Further, engaging in conflict in the modern political age will involve the allied forces to both parties. For example, North Korea, which has repeatedly threatened violence against both the US and South Korea for years, now has conducted nuclear tests and claims to have at least one weapon. Despite this, the US has not taken military action against North Korea. It is fairly well known that North Korea's communist regime relies heavily on propoganda and an image of power among its people to keep control over its populace. Regardless of their threats, Korea is aware of the consequences of beginning a nuclear war, and will not preemptively attack. However, taking military action against North Korea would draw the defense of China, its ally which has a vested interest in preventing the US from holding any political power in Asia. A conflict between the US and China is a far more serious issue, as both are world superpowers, and such a conflict would likely have a far greater effect on the world as a result in terms of economics and politics. This would cause a degree of turmoil throughout the world as a whole that would outweigh the small sense of security gained by the US, and thus be a net increase of societal danger.

As to the points raised by pro, I will give a brief response to each now, and likely expand in round 3, which will be more rebuttal focused.

1. Damage caused by a WMD is a percieved threat. The existance of a weapon does not ensure its use, and therefore any potential damage is a worst case scenario. However, direct military action has specific measurable consequences of death and destruction to the target nation, intentionally by the aggressor. It is unfair to measure the worst possible effect of a nuclear weapon against the optimal possible military insertion when it is also possible that the nuclear weapon will never be used and that any military intervention might spark a war between nations.

2. The threat of mutually assured destruction, discussed earlier, has proven effective. No nuclear weapons have been used since their first implementation in WWII, despite a number of nations being in possession of them.

3. The use of military force under the guise of preventative action can be used by more powerful nations to control others without open malice. Pro brings up the 9/11 attacks, however it is now understood that the second Iraq war was initiated under false pretenses[4]. Evidence in the link provided suggests this was a power play intended to manipulate the control of oil by the Middle-East. This is an example of powerful nations claiming to be policing WMDs in order to control the international dynamic.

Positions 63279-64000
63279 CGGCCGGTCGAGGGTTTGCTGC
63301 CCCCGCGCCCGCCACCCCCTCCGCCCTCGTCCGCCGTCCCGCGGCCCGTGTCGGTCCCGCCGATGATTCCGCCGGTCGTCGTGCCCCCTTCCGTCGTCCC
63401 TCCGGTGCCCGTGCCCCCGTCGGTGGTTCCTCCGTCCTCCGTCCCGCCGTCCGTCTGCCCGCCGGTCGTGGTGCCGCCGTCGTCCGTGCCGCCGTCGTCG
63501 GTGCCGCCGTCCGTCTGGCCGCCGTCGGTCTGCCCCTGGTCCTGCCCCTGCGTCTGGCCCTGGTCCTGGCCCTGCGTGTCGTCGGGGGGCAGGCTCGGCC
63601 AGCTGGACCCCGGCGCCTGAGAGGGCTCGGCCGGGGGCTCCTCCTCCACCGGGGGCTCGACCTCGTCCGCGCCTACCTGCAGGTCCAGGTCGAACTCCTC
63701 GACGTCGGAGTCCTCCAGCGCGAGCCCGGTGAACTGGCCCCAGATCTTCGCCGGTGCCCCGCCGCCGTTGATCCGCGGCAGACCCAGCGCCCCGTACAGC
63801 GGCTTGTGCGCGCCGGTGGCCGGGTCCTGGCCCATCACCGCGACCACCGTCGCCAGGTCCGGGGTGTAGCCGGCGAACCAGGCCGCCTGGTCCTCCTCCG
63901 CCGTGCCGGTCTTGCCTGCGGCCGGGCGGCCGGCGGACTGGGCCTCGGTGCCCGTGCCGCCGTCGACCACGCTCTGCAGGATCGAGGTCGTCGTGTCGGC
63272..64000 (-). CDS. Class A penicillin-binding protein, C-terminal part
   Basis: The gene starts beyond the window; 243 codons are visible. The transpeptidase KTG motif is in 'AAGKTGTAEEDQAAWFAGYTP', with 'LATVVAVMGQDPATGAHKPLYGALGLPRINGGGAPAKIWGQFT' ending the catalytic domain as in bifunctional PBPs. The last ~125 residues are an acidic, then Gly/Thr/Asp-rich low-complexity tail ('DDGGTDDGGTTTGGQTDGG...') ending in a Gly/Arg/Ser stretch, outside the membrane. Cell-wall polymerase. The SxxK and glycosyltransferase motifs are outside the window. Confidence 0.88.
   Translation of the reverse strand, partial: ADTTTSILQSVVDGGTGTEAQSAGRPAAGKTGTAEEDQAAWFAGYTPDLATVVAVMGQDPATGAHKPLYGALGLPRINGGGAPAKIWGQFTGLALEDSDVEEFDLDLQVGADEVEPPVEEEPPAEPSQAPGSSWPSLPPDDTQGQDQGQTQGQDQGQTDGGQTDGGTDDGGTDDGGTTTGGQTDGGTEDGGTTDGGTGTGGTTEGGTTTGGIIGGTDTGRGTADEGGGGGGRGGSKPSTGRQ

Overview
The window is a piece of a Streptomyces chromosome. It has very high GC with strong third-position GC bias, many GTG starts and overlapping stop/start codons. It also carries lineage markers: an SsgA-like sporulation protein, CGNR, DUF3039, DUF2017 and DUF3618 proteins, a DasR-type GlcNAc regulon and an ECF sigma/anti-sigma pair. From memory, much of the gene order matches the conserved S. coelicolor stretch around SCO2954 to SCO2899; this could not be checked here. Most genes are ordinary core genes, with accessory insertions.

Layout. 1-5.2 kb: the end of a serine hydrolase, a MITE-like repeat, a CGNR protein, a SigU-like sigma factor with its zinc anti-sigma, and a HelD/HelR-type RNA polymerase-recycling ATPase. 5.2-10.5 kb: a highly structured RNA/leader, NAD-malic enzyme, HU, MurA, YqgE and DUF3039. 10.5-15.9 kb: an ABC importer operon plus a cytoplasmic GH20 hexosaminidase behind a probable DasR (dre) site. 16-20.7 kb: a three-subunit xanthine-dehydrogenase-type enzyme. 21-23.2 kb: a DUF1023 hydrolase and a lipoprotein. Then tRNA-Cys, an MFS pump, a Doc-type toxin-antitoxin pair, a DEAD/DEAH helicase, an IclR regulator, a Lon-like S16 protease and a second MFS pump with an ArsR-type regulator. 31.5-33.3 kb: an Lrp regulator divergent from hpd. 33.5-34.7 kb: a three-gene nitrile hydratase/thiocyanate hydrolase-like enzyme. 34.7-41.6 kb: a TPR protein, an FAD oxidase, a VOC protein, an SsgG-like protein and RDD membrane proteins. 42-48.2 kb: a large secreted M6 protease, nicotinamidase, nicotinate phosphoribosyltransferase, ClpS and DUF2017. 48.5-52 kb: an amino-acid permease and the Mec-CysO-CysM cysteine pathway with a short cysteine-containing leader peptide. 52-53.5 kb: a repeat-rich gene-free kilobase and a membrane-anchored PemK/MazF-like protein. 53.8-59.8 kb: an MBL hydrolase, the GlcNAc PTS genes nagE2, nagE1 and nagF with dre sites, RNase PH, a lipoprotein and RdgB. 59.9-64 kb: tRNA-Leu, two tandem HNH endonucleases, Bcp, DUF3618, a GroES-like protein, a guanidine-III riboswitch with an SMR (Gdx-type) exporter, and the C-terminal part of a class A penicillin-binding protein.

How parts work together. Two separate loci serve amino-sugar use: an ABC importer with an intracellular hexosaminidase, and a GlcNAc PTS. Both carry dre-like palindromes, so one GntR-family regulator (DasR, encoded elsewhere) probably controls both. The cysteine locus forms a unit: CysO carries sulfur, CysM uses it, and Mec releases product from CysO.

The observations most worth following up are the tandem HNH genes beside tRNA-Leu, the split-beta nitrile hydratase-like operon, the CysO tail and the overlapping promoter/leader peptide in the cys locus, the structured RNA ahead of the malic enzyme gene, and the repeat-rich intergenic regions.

4. It is the threat of attack, not the posession of arsenal, which designates hostile nations a threat. Iran or North Korea both have threatened to attack the US in the past, and thus there can be considered justification to attack either nation, but not due WMD proliferation. It is the declared intent of malice on that would allow for military action, however, this can be considered independent of efforts to obtain WMDs because such actions would be condemned even in nations not capable of obtaining such weapons.

5. WMDs are incredibly difficult to manufacture and even more difficult to properly implement in combat without advanced technology. "Non-State Actors" mentioned by pro are typically guerrila groups which lack the resources and knowledge necessary to produce such weapons. Such groups would only be able to obtain such weapons through an organized government, which would not do so for fears of A. Retalliation by the victim nation, and B. Potential treason by the group in question.

6. Pro claims both that a non state actor cannot be retalliated against and that military force can be used to pre-emptively target these same groups. I would ask for some clarification on how these two are not contradictory.

7. Pro's example of North Korea is one I believe I addressed earlier. North Korea is generally condemned for its inflamatory threats, however due to detterence by the threat of retallition, any threat they pose is neutralized to the point that the international community isn't particularly concerned with idle remarks. This is why the fact that North Korea boasted its first nuclear test caused little disturbance to the international community.

I await Pro's next round.

Debate Round No. 2


I thank the con for what has so far been an excellent debate.



Let us take a look at the opponents main points and responses.

1) He has said that you cannot attack a perceived threat because that involves damage from one party without validation from another.